3. "Today we are going to practice visualizing while reading the chapter book Charlotte's Web.  This book is about a little girl named Fern who loved a pig named Wilbur.  Wilbur was going to be sent off to the butcher, so Fern and Wilbur's friends, Charlotte and Templeton, tried to save him.  To find out what happens to Wilbur we will have to read the book.  Before we all begin reading silently, I am going to read the first chapter of the book aloud so that you can practice visualizing what you hear.  Everyone close your eyes and listen carefully.”  Read the first chapter of Charlotte's Web aloud to the class.  "Now everyone open your eyes.  Who can raise their hand and describe to the class the picture you made in your mind as I read aloud?”  Call on several students to share their mental images.  "Isn't it neat that we all create our own unique visual images of the story?  That is one reason that reading is so much fun!  Visualization is a wonderful tool because it allows us to image the illustrations of a story in any way that we desire.”

4. Pass out a copy of the book, construction paper, and crayons to each student.  "Now everyone is going to read the second chapter of Charlotte's Web silently.  As you read, don't forget to use your visualization strategies.  Also, it is ok to close your eyes every now and then to create a better mental picture.  When you get to the end of chapter two, draw a picture of what you just read.  Once everyone has finished reading and drawing their picture, we will share our images with each other.”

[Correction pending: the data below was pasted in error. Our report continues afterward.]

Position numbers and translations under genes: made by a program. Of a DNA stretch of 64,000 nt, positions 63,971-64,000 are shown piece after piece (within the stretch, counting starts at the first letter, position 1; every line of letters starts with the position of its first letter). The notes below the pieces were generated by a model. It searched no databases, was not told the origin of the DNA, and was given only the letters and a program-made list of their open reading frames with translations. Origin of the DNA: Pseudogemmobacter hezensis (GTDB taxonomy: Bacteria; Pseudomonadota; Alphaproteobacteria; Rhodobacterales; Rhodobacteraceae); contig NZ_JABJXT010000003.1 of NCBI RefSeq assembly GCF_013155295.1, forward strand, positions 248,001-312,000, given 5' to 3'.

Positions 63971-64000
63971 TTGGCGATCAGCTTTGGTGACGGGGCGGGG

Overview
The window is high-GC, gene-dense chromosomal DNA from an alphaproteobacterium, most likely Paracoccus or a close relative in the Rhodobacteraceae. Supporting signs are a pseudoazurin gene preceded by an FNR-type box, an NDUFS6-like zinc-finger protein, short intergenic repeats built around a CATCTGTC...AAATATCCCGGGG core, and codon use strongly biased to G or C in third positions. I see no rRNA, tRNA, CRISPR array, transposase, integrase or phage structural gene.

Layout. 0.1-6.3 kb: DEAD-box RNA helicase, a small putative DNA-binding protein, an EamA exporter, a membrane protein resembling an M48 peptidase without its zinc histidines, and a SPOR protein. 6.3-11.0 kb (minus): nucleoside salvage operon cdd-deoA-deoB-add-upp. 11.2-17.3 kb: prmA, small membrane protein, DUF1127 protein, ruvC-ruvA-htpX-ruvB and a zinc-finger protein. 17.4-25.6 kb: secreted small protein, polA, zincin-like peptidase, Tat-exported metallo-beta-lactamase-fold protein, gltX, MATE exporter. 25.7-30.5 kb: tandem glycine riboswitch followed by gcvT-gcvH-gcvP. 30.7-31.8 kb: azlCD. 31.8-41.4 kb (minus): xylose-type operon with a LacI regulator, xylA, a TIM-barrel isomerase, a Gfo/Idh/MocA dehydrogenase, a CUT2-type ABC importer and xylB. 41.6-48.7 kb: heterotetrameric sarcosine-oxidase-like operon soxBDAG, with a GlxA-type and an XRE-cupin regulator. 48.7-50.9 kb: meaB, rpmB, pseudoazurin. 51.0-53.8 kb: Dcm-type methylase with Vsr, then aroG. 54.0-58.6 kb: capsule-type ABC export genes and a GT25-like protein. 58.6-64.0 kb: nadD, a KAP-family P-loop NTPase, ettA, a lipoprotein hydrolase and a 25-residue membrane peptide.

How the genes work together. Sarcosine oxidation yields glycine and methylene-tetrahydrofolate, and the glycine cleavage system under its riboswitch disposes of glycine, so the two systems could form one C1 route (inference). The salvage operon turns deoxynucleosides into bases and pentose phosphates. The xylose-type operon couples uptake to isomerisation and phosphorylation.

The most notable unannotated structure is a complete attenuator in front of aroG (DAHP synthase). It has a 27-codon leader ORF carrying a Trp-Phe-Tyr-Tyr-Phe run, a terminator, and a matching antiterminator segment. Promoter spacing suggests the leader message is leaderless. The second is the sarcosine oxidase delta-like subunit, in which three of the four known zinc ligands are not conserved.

5. In order to assess the students' understanding of visualization, collect the students' visualization pictures as well as have them write an explanation of what they visualized.  Check to make sure the student knows the characters, setting, and situation of the story.  Base grades on the students' comprehension of the text which will be evident in their written explanations and not their artistic ability.  A list of comprehension questions may include:

            a. How did Fern feel about her father killing the runt pig?

            b. When did Wilbur love the barn most?

            c. What was Charlotte's "miserable inheritance”?

            d. Why did Wilbur need a piece of string and who helped him find it?

            e. Name two things Wilbur did to prove he was radiant.

            f. Why did all the animals go to sleep early the night before the fair?

g. What did Wilbur have to promise Templeton in order for him to agree to help      save Charlotte's five-hundred and fourteen unborn spiders?

h. Describe how Wilbur came to name Charlotte's three daughters.

 6. Once the students have finished reading the whole book, let them watch the Charlotte's Web video.  The students will be able to compare the visualizations they made while reading the book to the visualizations the artists made while making the cartoon.  By watching the video, students will also be able to check their comprehension of the story. 

 References:

Internet Site:  Allison McDonald.  Close Your Eyes and Imagine http://www.auburn.edu/rdggenie/explor/mcdonaldrl.html

Internet Site:  Jordan McWilliams.  Picture This!  http://www.auburn.edu/rdggenie/connect/mcwilliamsrl.html

Book:  White, E.B. (1952).  Charlotte's Web.  Harper & Row, Publishers:  New York.

Video:  Charlotte's Web by Paramount Pictures.  Available at amazon.com

Click here to return to Inventions.